Donald Macleod discusses Svendsen's childhood, and his membership of a military band.
A century after his death Johan Svendsen still finds himself in the shadow of his compatriot Edvard Grieg, yet in his native Norway he's rightly regarded as of equal important in rescuing the country's musical tradition from near oblivion.
Donald Macleod sets out to rescue Svendsen from his obscurity and paints a portrait of a multi-talented individual.
Svendsen excelled not only as composer but also as conductor, in fact in the last 29 years of his life it was his podium activities which saw him lionised first in Oslo, then in Copenhagen after one of the opera world's most controversial transfer deals.
Svendsen also turns out to have his human weaknesses and foibles.
Praised for his upstanding demeanour as a military bandsman, the revelation that he secretly fathered a child out of marriage in early life is followed by adventures across Europe with little money to see him home and a liking for abundant amounts of wine and spirit.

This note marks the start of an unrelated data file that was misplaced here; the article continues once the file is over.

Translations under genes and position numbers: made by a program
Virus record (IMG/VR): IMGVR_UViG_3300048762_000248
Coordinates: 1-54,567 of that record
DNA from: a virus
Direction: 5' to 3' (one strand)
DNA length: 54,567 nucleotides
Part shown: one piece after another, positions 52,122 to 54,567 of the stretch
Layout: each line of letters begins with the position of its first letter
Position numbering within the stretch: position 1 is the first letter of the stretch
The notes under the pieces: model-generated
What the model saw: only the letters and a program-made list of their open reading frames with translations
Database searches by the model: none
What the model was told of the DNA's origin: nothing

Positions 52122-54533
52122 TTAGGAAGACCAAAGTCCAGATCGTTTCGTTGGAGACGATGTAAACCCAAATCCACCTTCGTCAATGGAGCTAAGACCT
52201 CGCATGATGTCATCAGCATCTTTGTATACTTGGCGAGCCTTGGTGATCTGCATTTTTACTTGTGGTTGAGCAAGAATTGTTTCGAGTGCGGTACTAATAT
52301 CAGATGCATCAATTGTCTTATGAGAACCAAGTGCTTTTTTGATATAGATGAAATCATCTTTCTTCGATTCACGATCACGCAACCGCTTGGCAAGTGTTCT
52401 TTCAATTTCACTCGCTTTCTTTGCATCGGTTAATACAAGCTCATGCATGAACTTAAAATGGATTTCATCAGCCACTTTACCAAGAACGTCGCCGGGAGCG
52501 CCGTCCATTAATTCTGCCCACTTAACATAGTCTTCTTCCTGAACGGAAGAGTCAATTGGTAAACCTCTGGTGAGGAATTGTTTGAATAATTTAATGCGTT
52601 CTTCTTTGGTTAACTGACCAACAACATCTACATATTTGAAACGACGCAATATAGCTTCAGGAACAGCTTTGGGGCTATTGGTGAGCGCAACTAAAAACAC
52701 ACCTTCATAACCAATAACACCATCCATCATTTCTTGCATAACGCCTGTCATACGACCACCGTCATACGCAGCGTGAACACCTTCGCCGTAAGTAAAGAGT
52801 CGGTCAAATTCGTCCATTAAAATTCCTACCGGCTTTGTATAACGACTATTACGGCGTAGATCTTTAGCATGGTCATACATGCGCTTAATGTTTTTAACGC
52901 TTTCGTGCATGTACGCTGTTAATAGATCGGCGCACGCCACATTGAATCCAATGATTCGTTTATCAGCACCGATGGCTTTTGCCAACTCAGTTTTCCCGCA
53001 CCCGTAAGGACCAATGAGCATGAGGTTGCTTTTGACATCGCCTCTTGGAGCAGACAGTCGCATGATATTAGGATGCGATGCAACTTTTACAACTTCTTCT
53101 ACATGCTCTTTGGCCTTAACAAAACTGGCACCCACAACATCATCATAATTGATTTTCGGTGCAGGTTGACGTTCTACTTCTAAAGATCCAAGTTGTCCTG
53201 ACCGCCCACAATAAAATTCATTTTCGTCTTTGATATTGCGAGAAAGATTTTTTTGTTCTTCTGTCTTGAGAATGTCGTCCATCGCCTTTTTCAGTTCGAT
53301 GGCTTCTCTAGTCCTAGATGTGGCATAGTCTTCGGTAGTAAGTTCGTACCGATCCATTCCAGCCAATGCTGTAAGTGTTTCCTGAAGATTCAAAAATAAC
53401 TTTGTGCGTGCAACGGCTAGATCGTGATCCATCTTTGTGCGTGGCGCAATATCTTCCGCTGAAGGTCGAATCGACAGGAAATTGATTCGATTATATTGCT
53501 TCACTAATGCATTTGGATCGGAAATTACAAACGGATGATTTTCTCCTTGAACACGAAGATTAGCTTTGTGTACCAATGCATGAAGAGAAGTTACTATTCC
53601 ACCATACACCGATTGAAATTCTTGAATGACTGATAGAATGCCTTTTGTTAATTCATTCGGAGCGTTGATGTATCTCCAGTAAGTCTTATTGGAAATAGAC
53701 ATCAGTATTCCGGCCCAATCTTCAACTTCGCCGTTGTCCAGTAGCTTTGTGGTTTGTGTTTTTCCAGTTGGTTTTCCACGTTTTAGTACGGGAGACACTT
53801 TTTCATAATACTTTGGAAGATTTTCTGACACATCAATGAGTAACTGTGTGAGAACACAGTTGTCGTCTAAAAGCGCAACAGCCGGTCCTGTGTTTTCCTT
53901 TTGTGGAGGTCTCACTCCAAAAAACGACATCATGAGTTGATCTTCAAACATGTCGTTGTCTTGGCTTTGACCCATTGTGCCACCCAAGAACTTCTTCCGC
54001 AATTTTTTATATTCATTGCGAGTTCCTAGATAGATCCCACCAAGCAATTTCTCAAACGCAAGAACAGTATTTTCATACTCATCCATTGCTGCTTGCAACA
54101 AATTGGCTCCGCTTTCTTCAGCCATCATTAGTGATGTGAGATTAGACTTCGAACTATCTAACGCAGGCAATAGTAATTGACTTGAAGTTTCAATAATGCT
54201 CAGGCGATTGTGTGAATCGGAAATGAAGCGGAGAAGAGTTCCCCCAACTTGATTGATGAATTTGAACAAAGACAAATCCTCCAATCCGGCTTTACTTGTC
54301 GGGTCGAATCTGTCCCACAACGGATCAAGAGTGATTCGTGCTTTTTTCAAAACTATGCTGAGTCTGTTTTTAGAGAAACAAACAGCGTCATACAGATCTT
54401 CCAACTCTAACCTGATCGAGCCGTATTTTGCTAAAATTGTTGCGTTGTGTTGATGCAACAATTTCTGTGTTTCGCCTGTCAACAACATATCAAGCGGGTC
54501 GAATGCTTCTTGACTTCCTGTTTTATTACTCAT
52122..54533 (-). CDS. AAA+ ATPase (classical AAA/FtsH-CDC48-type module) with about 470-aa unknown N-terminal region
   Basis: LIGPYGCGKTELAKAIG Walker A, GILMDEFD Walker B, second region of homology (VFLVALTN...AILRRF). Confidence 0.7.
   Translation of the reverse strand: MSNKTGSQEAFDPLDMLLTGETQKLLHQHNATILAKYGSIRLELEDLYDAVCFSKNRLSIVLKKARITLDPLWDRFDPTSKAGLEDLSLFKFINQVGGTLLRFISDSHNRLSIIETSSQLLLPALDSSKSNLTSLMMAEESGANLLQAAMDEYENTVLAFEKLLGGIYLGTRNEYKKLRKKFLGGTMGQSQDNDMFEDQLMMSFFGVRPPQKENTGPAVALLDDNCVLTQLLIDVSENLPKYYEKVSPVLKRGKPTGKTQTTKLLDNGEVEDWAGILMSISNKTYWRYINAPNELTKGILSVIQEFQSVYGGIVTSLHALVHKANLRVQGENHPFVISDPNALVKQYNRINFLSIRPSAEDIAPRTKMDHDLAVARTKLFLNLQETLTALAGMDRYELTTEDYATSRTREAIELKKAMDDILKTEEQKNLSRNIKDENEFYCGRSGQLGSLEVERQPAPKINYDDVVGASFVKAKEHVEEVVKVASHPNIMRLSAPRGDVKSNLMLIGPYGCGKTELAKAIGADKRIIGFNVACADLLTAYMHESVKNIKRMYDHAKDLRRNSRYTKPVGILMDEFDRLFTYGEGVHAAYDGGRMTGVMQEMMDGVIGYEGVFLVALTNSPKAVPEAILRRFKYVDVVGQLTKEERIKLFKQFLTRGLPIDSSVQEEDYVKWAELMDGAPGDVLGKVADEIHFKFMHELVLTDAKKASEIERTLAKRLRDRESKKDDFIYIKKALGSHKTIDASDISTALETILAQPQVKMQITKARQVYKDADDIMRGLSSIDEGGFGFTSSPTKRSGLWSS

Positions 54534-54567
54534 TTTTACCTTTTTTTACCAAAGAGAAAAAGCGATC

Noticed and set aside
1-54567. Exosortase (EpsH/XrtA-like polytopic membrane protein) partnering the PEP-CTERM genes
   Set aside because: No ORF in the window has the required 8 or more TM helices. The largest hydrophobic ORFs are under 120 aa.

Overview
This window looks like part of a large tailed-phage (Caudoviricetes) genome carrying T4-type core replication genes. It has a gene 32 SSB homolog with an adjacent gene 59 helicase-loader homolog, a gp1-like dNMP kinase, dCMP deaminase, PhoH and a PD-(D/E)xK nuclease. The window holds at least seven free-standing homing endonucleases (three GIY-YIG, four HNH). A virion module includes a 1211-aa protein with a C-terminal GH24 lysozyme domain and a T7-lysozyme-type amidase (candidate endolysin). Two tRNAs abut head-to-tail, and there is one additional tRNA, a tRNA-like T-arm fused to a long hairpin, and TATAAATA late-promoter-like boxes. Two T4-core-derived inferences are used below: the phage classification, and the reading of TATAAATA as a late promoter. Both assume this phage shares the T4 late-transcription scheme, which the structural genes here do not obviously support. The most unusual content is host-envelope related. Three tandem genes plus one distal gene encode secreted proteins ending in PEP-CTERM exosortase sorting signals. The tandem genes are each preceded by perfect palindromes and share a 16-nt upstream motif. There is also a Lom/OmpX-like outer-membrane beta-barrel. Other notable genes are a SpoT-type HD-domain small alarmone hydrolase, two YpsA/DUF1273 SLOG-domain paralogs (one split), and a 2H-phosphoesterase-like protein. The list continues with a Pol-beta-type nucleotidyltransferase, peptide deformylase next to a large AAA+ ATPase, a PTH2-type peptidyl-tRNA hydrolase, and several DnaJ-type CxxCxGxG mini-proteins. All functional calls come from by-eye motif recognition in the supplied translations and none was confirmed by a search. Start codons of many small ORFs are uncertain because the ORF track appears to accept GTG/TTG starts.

But he also turns out to have a warmer side.
As a conductor he quickly gains the highest respect of the musicians he works with, despite an attention to detail not enjoyed by the many musicians under his command who are hoping to stay out of the spotlight.
And as a concert promoter he remains deeply devoted to his native country at a time when all artists were searching for new direction in their work.
Donald Macleod begins the week with a look at the composer's childhood, when the 'Svendesboy' gained a reputation as the local tearaway for his practical jokes on the neighbors, but also as a talented musician in the local military band.
They are truly formative years, shaped by the dark figure of Svendsen's father whose belief that his son needs to be toughened up for life proves to have painful implications for the young musician.